Rolls-Royce Spey turbofan – heart of the boat
Look, but you won't find propellers on modern-day World Water Speed Record craft. The jet engine is the only viable means of propulsion for the very high speeds involved. Quicksilver has a very powerful engine. The 10,000 horsepower developed by its Rolls-Royce Spey Mk.101 turbofan comfortably exceeds that of ten Formula 1 racing-cars running together at full throttle.
A jet engine works by harnessing the forces of nature. It draws air in through successive sets of rapidly rotating compressor blades, compacting it densely. Vapourised kerosene is injected into the compacted air, creating a combustible fuel/air mixture that is ignited, causing it to expand and accelerate with great force through a further series of spinning blades as it exits the exhaust nozzle in a continuous column of thrust. The sets of blades at the back are connected by a shaft to the sets of blades at the front, so the cycle is self-sustaining and the faster the engine goes the more thrust is created.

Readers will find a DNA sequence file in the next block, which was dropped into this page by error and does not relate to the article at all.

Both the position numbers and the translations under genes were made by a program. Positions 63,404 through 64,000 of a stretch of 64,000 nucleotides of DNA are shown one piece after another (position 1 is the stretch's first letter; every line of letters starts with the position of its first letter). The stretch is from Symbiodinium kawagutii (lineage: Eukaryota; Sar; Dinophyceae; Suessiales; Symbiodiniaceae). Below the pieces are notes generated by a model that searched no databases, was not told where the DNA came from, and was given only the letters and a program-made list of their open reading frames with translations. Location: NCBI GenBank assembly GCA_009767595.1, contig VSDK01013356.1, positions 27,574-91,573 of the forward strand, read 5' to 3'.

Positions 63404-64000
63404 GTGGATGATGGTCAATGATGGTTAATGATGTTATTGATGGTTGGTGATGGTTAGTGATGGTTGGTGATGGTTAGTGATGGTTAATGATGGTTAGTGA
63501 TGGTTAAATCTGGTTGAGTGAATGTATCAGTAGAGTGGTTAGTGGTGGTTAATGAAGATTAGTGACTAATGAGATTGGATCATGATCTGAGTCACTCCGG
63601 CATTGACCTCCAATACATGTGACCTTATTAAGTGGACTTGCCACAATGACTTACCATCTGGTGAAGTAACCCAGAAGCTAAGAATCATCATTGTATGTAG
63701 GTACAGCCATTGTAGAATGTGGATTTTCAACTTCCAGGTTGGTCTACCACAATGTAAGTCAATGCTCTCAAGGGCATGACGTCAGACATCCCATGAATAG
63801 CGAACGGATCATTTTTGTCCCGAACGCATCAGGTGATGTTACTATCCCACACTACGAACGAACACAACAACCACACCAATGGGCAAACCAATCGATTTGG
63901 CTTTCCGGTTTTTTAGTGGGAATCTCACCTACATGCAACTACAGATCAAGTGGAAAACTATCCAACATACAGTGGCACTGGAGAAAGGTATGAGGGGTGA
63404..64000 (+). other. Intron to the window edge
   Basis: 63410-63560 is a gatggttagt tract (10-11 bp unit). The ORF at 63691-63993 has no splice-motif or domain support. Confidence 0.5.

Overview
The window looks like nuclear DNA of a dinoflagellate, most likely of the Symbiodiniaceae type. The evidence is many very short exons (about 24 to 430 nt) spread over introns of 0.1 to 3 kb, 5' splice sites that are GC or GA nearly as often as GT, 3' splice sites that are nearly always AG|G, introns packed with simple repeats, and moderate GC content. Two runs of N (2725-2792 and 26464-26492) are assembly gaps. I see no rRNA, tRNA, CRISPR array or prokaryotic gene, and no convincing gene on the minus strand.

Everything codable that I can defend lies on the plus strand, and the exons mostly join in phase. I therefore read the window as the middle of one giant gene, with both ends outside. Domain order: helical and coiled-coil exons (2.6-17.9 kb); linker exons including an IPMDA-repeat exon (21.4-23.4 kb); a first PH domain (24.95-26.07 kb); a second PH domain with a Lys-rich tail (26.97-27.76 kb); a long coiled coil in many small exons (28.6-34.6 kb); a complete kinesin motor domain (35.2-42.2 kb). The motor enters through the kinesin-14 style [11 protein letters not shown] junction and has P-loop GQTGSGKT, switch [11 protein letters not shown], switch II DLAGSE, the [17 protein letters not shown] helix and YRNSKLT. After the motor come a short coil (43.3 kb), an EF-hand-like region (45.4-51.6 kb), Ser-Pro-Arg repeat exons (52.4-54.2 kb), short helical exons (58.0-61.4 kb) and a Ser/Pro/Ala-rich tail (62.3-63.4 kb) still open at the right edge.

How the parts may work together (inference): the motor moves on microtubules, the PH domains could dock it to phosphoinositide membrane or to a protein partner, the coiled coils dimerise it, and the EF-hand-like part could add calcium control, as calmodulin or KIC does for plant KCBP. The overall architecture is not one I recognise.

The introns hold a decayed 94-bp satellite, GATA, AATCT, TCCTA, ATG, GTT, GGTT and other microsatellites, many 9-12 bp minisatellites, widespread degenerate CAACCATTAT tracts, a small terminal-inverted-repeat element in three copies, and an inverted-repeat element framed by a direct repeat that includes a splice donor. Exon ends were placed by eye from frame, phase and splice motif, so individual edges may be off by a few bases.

Turbofan engines – as ours is – operate on the 'bypass' principle, which by comparison with a standard turbojet engine is more efficient and results in a superior thrust-to-weight ratio combined with better fuel economy.
The Spey engine is seen here installed in Quicksilver's hull.
The Rolls-Royce Spey has a long and distinguished history. Across a range of variants, it has powered a wide variety of ships and aircraft – as well as the world's fastest car, Britain's supersonic ThrustSSC.
Diversity of use and longevity of service are hallmarks of a true classic. A remarkable and versatile engine.
With a rated static thrust of 11,030 pounds (5,008 kilograms) at 12,900 rpm, the Mk.101-variant Spey originally powered the Hawker Siddeley Buccaneer bomber aircraft. We have written a new chapter in the Rolls-Royce Spey story, taking the engine as fitted to the Buccaneer and adapting it to our own very specific high-speed marine application.